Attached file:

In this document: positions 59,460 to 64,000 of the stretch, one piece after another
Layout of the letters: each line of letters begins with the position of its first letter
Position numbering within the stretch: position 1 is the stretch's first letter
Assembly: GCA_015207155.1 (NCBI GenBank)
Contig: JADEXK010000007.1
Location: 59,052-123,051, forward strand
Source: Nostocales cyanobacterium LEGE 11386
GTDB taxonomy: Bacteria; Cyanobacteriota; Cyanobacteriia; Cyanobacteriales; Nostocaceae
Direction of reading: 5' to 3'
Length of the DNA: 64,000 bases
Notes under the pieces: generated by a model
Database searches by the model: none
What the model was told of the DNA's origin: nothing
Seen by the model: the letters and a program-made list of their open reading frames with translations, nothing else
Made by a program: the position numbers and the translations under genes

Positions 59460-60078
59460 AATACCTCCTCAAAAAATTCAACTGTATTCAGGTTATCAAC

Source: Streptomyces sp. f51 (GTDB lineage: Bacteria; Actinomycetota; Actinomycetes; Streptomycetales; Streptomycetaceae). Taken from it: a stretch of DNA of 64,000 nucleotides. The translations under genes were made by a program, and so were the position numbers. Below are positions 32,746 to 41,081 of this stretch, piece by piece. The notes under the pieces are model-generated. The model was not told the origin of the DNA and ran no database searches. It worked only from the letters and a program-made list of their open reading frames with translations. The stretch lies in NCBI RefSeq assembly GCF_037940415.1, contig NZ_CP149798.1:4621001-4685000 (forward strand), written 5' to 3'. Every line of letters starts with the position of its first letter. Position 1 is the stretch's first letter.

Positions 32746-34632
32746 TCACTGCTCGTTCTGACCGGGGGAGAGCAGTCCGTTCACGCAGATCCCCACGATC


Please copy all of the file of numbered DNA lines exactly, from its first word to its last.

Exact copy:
In this document: positions 59,460 to 64,000 of the stretch, one piece after another
Layout of the letters: each line of letters begins with the position of its first letter
Position numbering within the stretch: position 1 is the stretch's first letter
Assembly: GCA_015207155.1 (NCBI GenBank)
Contig: JADEXK010000007.1
Location: 59,052-123,051, forward strand
Source: Nostocales cyanobacterium LEGE 11386
GTDB taxonomy: Bacteria; Cyanobacteriota; Cyanobacteriia; Cyanobacteriales; Nostocaceae
Direction of reading: 5' to 3'
Length of the DNA: 64,000 bases
Notes under the pieces: generated by a model
Database searches by the model: none
What the model was told of the DNA's origin: nothing
Seen by the model: the letters and a program-made list of their open reading frames with translations, nothing else
Made by a program: the position numbers and the translations under genes

Positions 59460-60078
59460 AATACCTCCTCAAAAAATTCAACTGTATTCAGGTTATCAAC

Source: Streptomyces sp. f51 (GTDB lineage: Bacteria; Actinomycetota; Actinomycetes; Streptomycetales; Streptomycetaceae). Taken from it: a stretch of DNA of 64,000 nucleotides. The translations under genes were made by a program, and so were the position numbers. Below are positions 32,746 to 41,081 of this stretch, piece by piece. The notes under the pieces are model-generated. The model was not told the origin of the DNA and ran no database searches. It worked only from the letters and a program-made list of their open reading frames with translations. The stretch lies in NCBI RefSeq assembly GCF_037940415.1, contig NZ_CP149798.1:4621001-4685000 (forward strand), written 5' to 3'. Every line of letters starts with the position of its first letter. Position 1 is the stretch's first letter.

Positions 32746-34632
32746 TCACTGCTCGTTCTGACCGGGGGAGAGCAGTCCGTTCACGCAGATCCCCACGATC